Travel apps have improved the ease and convenience of travelling, while online providers have increased their chances of repeat business by creating loyalty programmes that are often integrated into these mobile apps to encourage ongoing engagement. However, several nations are banning apps due to concerns over security and privacy. As cyberwars increase in frequency and duration between countries, it is likely for travel apps to be swept up in the conflict.
Listed below are the key regulatory trends impacting the travel apps theme, as identified by GlobalData.
Mainly due to concerns over security and privacy, it is now not uncommon to see national governments banning apps from being used in their country. For example, since June 2020, the Indian government has banned around 224 Chinese apps, starting with about 59 apps in its first round of bans, including popular applications like TikTok, Shareit, WeChat, and UC Browser.
Travel apps can also get caught up in these bans, as seen with TripAdvisor. In 2020, The Chinese government removed 105 apps from its app stores as part of a campaign to get rid of antisocial content. Most of the banned apps were Chinese but the US travel app TripAdvisor was also included. This raised eyebrows as TripAdvisor’s brand in China is managed by a strategic partnership between TripAdvisor and Chinese company Trip.com Group, which owns a majority share.
In 2018, China blocked Marriott’s app and website for a week. The decision came after the company appeared to list Hong Kong and Macao as individual ‘countries’ on its platforms, which disgruntled Chinese officials. As cyber-wars are likely to increase in frequency and duration between nations across the globe, app bans may become more commonplace, with travel apps being swept up in the conflict. This could create serious implications for companies that rely heavily on revenues being generated through their apps.
Many national governments still require Covid certification from inbound travellers for entry to be granted, and in some cases, for tourists to enter public places when they are in a destination. This type of certification is now provided through the use of mobile apps, which gives travel apps another use case.
For example, the Federal Office of Public Health in Switzerland created the Covid Certificate Check. It is the official app for checking Covid certificates in Switzerland. Developed by the Federal Office of Information Technology, Systems and Telecommunication on behalf of the Federal Office of Public Health, the app checks the validity of certificates, which helps businesses to be Covid-secure and travellers to prove they are vaccinated.
Covid certification apps have also been created by global travel associations to encourage a unified approach to proving Covid-19 vaccination and supporting the recovery of travel and tourism sectors. The IATA Travel Pass offers a way for travellers to check the requirements for their journey, receive Covid-19 test results and scan their vaccine certificates, verify that these meet the destination and transit requirements, and share this information with health officials and airlines before departure.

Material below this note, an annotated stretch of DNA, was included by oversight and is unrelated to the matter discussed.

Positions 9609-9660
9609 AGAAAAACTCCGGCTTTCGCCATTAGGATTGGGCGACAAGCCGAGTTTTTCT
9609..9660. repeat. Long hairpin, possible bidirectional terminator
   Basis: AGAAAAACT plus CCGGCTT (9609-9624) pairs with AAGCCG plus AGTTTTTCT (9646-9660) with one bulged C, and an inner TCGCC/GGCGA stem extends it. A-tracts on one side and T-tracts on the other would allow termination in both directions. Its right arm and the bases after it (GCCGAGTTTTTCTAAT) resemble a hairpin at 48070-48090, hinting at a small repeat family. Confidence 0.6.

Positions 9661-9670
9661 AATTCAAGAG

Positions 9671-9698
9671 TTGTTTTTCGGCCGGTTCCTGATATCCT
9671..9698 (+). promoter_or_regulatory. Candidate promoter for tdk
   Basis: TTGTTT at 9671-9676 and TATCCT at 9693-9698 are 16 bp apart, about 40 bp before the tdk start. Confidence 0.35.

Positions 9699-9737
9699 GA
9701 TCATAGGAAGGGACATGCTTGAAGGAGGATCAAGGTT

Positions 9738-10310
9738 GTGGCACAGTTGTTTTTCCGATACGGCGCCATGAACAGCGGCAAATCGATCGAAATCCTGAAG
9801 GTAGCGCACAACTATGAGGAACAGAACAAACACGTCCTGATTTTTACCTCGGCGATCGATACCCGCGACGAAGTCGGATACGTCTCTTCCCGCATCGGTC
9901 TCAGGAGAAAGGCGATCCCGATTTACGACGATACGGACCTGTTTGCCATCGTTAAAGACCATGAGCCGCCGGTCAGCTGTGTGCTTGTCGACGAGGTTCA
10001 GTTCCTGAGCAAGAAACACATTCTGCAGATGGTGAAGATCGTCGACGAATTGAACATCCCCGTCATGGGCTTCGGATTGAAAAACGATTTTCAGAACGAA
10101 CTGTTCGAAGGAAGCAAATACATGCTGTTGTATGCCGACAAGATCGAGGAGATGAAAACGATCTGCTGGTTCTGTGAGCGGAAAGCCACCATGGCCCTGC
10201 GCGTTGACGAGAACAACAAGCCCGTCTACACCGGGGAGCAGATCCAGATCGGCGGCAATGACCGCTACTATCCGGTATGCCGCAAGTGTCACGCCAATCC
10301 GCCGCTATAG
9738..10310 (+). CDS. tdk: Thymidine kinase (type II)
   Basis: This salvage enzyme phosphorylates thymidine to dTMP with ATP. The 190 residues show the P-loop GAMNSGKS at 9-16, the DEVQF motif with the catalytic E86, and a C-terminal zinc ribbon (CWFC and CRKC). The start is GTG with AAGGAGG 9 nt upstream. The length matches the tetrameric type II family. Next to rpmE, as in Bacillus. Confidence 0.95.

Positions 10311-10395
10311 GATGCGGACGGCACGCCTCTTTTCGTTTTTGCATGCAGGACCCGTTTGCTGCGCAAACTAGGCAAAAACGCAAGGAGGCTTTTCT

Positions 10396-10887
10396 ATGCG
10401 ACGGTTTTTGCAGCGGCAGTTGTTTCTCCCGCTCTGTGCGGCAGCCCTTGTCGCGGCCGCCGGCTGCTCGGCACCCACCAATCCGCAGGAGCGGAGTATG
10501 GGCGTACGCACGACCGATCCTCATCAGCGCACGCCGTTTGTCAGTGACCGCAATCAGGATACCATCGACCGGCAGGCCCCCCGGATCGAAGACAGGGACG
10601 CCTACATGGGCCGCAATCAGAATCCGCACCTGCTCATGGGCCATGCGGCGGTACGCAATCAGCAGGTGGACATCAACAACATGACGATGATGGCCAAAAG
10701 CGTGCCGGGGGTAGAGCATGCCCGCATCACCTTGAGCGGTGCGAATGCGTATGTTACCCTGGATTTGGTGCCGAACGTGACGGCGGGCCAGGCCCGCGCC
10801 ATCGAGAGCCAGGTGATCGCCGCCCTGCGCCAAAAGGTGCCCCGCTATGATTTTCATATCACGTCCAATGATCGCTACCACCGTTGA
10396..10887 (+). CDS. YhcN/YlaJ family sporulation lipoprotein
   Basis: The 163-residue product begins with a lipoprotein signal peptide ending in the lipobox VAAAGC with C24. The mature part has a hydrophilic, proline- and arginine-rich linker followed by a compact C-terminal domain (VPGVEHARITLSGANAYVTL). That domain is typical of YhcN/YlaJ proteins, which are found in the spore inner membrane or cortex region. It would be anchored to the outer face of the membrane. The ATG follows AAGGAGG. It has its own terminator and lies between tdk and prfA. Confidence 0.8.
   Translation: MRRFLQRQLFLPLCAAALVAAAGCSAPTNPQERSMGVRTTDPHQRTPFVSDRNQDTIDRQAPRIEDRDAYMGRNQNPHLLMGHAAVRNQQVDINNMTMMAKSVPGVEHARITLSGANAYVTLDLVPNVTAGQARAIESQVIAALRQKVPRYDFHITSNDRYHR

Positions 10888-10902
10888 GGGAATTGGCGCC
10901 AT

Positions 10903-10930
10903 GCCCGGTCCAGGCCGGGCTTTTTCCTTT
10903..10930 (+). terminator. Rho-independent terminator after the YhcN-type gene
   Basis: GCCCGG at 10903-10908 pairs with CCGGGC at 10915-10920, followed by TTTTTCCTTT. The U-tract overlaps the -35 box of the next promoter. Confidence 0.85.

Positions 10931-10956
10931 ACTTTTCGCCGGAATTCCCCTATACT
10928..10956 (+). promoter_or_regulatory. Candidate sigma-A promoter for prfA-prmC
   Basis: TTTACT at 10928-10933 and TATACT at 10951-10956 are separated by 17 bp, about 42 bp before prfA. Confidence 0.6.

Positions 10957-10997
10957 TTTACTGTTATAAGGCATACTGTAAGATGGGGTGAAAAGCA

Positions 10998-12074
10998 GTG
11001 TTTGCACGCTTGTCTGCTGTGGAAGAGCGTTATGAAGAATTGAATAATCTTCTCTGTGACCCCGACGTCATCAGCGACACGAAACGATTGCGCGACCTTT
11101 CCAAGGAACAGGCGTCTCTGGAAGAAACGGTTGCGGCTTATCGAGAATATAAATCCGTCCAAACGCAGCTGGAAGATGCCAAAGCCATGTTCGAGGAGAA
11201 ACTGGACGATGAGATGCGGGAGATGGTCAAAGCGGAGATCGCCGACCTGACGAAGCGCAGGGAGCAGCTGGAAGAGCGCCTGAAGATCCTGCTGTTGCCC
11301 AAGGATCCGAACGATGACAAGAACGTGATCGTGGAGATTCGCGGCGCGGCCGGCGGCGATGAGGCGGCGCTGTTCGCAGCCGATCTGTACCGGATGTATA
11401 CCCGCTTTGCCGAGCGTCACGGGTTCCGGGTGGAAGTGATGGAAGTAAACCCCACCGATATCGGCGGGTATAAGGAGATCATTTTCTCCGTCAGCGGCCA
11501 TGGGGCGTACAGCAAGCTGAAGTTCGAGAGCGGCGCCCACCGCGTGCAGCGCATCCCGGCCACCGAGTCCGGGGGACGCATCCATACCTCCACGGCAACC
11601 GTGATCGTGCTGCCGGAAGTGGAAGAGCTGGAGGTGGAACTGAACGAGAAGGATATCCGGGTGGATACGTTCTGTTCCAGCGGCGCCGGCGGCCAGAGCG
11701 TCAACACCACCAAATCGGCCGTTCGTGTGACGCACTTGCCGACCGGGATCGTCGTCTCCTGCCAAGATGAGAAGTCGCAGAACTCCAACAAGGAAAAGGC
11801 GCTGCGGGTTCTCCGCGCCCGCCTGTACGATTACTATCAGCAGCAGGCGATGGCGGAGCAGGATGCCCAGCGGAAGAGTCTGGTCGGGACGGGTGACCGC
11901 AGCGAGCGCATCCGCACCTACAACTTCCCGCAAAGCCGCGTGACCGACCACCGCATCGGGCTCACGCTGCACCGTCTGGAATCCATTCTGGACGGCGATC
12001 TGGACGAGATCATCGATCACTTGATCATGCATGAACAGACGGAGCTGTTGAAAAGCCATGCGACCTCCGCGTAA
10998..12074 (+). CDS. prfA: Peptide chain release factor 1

The app was intended to support the recovery of the global airline sector and help passengers to avoid queuing and congestion for document checks. However, reviews of the app on Apple’s App Store are overwhelmingly negative, which shows that many of these Covid verification types of the app still need to be developed to create satisfactory user experiences.
Anti-competitive practices and travel apps
In May 2021, Expedia Chairman Barry Diller stated that his company, and others like it, are “overcharged in a disgusting manner” on Apple’s App Store. At the time of Diller’s comments, Apple took a commission rate of 30% on in-app transactions for large companies. For some smaller developers, the company recently lowered it to 15% after facing substantial backlash. Diller went on to state that Apple has a “quasi-monopoly” along with Alphabet’s Google, which operates the Google Play app store.
In-app transactions can only flow through the App Store’s payments system, which could be seen as anti-competitive. Due to high commission rates, which have forced large companies to hand over hundreds of millions of dollars to Apple, further regulation is being called for to preserve competition.
In April 2022, the European Commission opened an investigation to assess whether Apple’s rules for app developers on the distribution of apps via the App Store violate EU competition rules. The investigations concern the mandatory use of Apple’s own proprietary in-app purchase system, which restricts developers from informing iPhone and iPad users of alternative cheaper purchasing possibilities outside of apps. The Commission will investigate the possible impact of Apple’s App Store practices on the competition.
These practices may ultimately harm consumers by preventing them from benefiting from greater choice and lower prices, while impacting companies who have to pay a 30% commission on all subscription fees through IAPs (in-app purchases). If Apple is seen to be acting in an anti-competitive way, the practices under investigation may breach EU competition rules on anticompetitive agreements between companies and/or on the abuse of a dominant position.
This is an edited extract from the Travel Apps – Thematic Research report produced by GlobalData Thematic Research.